If this doesn’t seem like your typical collector-adviser relationship, that’s because it isn’t. “Moira has such a strong connection to Hylton and the work,” explains Stevenson, “that I assist the process, but I’m not guiding it.” And the artist himself plays an unusually integral part too. Illustrating this, Benigson points to a landscape by South African painter Walter Meyer. “I told Hylton that I wanted a Walter Meyer,” she says, “and he turned up with this painting.” She shows me a photograph of Nel’s house, and it bears a striking resemblance to her own in the softly ramshackle décor.
“My house also has elements of Hylton,” says Stevenson, who also collects Nel’s work. “I always have reservations about dealers that collect, as it creates a conflict of interest,” he says. “But I can never resist Hylton. Generally, if no one else wants them, then I can buy them for myself. However, I went to Hylton about a month ago and he had created a new trial vase with wonderful notes written in the glaze... I just said, ‘No, I have to buy this. It will never get to the gallery for anyone else to buy, including Moira!’ But that very seldom happens.”
“But then,” says Benigson, laughing, “I’ve also bought lots of other things from Michael. There’s the African neck rests...” she says, referring to the collection of artefacts that line other walls in the study. “You bought a David Goldblatt photograph,” prompts Stevenson. “And a Pieter Hugo.”
There are some Louise Bourgeois monoprints in the hall and a text-based work by Brett Murray – a raised script that says, “I must learn to speak Xhosa” – nestled above the door to the dining room, but it’s a large, nine-panel photographic work by Yto Barrada in the living room that really stands out. Its direct, journalistic portrayal of an elderly woman who smuggles fabrics from Spain to Morocco is in stark contrast to the other more tactile pieces. “Yes, that’s the schizophrenic side of my collection,” she says. “I could get rid of all this here and start from scratch with works like this.”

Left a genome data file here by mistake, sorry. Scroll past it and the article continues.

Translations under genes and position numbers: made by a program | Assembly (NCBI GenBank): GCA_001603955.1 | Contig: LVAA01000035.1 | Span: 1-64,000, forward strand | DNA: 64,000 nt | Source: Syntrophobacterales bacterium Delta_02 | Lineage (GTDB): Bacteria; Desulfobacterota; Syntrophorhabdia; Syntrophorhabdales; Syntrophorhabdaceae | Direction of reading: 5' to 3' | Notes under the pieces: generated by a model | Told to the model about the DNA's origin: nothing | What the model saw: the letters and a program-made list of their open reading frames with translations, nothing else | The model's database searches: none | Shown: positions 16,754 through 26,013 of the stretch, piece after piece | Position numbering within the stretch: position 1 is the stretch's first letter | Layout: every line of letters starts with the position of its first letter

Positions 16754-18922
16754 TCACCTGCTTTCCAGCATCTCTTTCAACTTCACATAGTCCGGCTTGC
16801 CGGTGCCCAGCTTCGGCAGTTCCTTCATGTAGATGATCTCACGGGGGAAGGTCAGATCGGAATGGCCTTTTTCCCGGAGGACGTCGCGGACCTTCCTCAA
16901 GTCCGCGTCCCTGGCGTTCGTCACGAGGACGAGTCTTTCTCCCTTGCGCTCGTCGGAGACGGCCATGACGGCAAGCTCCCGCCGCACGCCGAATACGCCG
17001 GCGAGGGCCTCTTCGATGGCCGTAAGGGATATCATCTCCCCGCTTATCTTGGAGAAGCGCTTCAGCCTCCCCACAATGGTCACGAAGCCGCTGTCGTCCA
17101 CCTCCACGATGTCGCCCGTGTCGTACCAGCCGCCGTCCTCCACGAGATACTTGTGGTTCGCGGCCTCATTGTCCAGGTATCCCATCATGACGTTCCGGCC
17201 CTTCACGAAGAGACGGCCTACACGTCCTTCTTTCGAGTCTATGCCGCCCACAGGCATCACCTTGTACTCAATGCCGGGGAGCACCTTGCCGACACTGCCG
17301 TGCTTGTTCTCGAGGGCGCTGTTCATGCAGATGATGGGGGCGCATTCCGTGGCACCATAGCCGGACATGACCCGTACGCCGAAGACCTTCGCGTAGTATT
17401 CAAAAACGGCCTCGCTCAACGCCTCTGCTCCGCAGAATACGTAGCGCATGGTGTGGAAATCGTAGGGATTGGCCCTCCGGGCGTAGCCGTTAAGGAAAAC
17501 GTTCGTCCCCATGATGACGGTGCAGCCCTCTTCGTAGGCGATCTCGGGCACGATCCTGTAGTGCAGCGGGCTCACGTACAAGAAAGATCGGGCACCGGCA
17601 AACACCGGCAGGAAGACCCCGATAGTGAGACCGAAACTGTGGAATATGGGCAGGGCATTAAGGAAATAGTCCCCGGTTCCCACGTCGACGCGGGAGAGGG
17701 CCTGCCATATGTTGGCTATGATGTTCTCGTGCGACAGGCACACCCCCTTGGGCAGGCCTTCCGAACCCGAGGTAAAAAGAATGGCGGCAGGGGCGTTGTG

And it’s in these pieces that Stevenson’s influence can be seen. “Here my role is more akin to the one a dealer usually plays in these things,” he says, “and Moira is curious to hear my thoughts.” Indeed, for Stevenson, Nel’s work seems at odds with the other artists he represents in his modern space. How does Hylton Nel fit? “It doesn’t,” he says.
Yet, although ceramics are often bracketed with the decorative arts, for Stevenson Nel’s work transcends this classification. “I see it as fine art,” he asserts, “because it’s about ideas over form and function. Even the simplest yellow bowl is a conceptual work; it’s an argument and a conversation.”
And it’s a conversation that continues and grows, back and forth from South Africa to London, veering from ceramics to artefacts to photography but, says Stevenson, “It all starts with Hylton.”